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Apple isn’t going to let a little thing like a global pandemic stop its 31-year tradition of hosting an annual conference for app developers. But in the midst of COVID-19 related lockdowns and social distancing, there’s one big difference this year: the week-long event is going virtual.
WWDC is typically where Apple reveals its upcoming software updates to the world, giving developers a chance to integrate new features before they launch to the public. This year we’re expecting previews of iOS 14, plus updates for iPadOS, macOS, watchOS, and tvOS.
Though aimed primarily at developers, WWDC has always kicked off with a more accessible keynote speech showing off the most notable new features to the public. From time to time, we see hardware reveals at the event too. Like the iPhone reveals in September, it’s a good watch even if you’re not a developer – though we wonder how Craig Federighi’s jokes will land with no audience present.
This year, every aspect of WWDC will be taken online – that means live streams of every talk, plus some other bits Apple hasn’t announced just yet. Apple marketing exec Phil Schiller:
“WWDC20 will be our biggest yet, bringing together our global developer community of more than 23 million in an unprecedented way for a week in June to learn about the future of Apple platforms. We can’t wait to meet online in June with the global developer community and share with them all of the new tools we’ve been working on to help them create even more incredible apps and services. We look forward to sharing more details about WWDC20 with everyone as we get closer to this exciting event.”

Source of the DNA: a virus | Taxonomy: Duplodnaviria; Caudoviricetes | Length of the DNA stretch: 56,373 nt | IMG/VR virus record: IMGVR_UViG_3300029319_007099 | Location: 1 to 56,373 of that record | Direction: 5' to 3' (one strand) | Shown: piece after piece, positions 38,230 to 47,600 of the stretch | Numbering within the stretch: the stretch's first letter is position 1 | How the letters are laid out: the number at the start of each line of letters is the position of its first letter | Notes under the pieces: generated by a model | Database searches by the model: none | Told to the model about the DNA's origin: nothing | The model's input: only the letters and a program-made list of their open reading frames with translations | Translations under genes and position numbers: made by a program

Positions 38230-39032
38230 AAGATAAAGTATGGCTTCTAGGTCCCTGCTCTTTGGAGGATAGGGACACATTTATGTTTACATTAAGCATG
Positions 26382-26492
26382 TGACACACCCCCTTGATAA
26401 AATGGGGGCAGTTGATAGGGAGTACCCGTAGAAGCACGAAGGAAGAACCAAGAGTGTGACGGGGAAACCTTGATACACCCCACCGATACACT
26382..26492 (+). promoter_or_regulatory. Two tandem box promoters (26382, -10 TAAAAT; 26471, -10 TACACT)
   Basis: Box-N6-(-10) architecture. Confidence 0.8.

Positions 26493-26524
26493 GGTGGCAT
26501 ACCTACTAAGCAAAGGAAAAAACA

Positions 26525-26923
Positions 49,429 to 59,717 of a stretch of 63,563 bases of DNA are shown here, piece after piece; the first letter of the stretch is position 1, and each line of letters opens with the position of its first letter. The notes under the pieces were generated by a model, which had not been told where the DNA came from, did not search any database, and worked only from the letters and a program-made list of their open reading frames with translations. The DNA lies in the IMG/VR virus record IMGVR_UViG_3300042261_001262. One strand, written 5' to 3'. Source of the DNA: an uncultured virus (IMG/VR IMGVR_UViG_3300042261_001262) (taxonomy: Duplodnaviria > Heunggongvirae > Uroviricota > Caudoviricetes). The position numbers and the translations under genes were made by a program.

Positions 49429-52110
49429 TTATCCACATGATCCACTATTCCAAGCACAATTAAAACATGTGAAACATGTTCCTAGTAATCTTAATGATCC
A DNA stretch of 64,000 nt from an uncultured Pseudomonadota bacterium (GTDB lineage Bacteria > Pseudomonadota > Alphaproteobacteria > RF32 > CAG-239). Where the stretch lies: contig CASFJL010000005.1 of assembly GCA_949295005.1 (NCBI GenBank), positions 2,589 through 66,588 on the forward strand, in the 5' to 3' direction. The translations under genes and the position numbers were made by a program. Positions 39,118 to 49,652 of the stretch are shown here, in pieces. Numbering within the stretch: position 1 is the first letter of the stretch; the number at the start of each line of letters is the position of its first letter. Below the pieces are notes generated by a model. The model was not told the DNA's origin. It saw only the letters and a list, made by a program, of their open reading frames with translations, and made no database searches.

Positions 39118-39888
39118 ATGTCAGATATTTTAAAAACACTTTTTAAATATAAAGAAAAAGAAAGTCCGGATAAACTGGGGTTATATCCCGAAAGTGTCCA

Usually, tickets for WWDC are tough (and expensive) to get hold of, but this year the event will be completely free for registered Apple developers, opening things up wider than ever before. Apple is donating $1 million to San Jose businesses that are likely to lose out on customers as a result of the event going online.
Another huge part of the WWDC experience is Apple’s support of up and coming student coders. In the past, Apple has sponsored entry to the conference for many students, but this year it has instead announced the Swift Student Challenge, “an opportunity for student developers to showcase their love of coding by creating their own Swift playground.”
We’re particularly looking forward to seeing what iOS 14 has in store – rest assured we’ll bring you updates on everything you need to know from the event when it kicks off on June 22.